Church of England Diocese of Lincoln Sedgebrook

About Us

In the centre of the village, adjacent to the Manor, is our Grade 1 Listed church dedicated to St. Lawrence.

Although its roots are in the 12th century, with nearby Newbo Abbey, its costruction was carried out between then and the 15th century, most of which is evident in the building we see today. It retains its Norman heritage both in the columns and arches of the north arcade and also the font, but the remainder is 15th century gothic.

Our weekly attendance is small, but during Christmas, Easter and Harvest, we do generate a larger congregation, especially when the younger people can get involved.

We also have enthusiastic supporters, who are willing to apply their skills when required and the church is used for other functions, such as concerts and talks.

The church at Sedgebrook, built of golden ironstone with Ancaster stone dressings, stands out in the words of Henry Thorold (“Lincolnshire Churches Revisited” 1989) as a “church of great distinction”.

The oldest part of the church, the north arcade, is perhaps of the 12th century with construction continuing through to the close of the 15th century, culminating in the south chapel and chancel provided by Sir John Markham in 1468. Sir John Markham, Chief Justice of the King’s Bench, obtained on 24th May 1468 for 11 guineas the King’s licence to found a perpetual Chantry of one chaplain to celebrate Divine Service daily at the altar of St Mary, Michael the Archangel, John the Baptist and John the Evangelist, “for the good estate of the King, his consort, the said John and for their souls after death” – the Markham Chantry.

Judge Markham’s own tomb stood on the south side of the eastern arch of the chapel. It was a plain altar tomb, since destroyed, but its slab – stripped of its brasses – remains on the pavement of the chapel. Over this tomb Judge Markham is said to have built a chamber in which he lived, spending his last years in prayer and meditation. Markham lost the royal favour through the summing up he gave to the jury of the case of Sir Thomas Coke, Lord Mayor of London, and was removed from office as Lord Chief Justice. He retired into private life with the better title of “The Upright Judge” and is celebrated in a Ballad of Sedgebrook.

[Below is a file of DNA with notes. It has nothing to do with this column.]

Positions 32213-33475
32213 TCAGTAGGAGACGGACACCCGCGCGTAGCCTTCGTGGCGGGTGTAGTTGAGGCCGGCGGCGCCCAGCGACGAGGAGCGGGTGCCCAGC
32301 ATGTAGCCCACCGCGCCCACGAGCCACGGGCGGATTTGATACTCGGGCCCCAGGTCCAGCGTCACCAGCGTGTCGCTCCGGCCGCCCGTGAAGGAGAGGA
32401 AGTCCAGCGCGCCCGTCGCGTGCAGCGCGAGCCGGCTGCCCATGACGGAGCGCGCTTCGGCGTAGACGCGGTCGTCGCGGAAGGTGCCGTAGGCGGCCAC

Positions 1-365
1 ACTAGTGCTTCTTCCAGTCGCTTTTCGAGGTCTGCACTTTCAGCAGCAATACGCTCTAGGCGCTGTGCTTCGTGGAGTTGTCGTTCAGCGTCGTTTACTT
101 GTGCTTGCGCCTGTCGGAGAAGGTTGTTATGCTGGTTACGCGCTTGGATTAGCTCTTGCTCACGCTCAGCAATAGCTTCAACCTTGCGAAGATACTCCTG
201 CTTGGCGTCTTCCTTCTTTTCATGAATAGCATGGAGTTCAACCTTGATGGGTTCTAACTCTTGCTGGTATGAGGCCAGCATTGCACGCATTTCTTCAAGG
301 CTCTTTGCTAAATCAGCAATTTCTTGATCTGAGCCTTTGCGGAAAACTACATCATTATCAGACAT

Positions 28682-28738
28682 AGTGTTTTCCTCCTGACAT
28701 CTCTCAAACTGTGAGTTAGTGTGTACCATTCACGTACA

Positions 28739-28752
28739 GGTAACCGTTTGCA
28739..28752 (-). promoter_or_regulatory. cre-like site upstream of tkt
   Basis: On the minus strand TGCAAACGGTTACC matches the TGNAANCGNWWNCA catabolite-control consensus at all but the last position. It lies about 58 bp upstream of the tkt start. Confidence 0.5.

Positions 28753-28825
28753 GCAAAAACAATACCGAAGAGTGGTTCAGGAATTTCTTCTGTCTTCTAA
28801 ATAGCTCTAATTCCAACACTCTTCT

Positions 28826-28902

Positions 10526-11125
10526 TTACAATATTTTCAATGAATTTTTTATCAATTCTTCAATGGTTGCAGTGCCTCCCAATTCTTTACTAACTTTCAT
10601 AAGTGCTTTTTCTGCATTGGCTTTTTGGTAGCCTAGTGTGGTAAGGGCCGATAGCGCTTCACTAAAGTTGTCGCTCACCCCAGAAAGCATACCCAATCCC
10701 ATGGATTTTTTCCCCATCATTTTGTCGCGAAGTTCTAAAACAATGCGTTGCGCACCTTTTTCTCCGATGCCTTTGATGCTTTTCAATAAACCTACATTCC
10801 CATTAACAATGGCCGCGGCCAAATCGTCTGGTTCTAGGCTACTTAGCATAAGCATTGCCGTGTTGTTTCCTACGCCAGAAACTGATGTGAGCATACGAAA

Viewed from the south, the south chapel stands out by being higher than the south aisle and by being separated from it by means of a stair turret in which the Sanctus bell still hangs. This spiral staircase also provided access to the wooden Rood Loft through a now blocked up doorway.

To the south chapel corresponds a north chapel (now the home of the organ, built by Boyce & Son 1863 and restored in 1989) apparently designed as a burial place for the use of Newbo Abbey. This chapel was cut short at the east end by a former vestry – hence the clerestory-like east window of the chapel and the piscina outside the north door of the chancel.

Pevsner describes the effect of the lavish adornment of the chancel and chapel as “almost barbaric”; sedilia with six little pendant gables, vaulted under, a piscina with its drain holes arranged around a Tudor rose with a credence shelf above, two very tall niches with high canopies set left and right of the east window with a similar arrangement in the chapel.

The octagonal font is Norman, the carved oak pulpit is dated 1634, the choir stall bench ends include a feathered angel.

The tower contains three bells of unknown dates. The church was restored in 1897. Listed Grade I.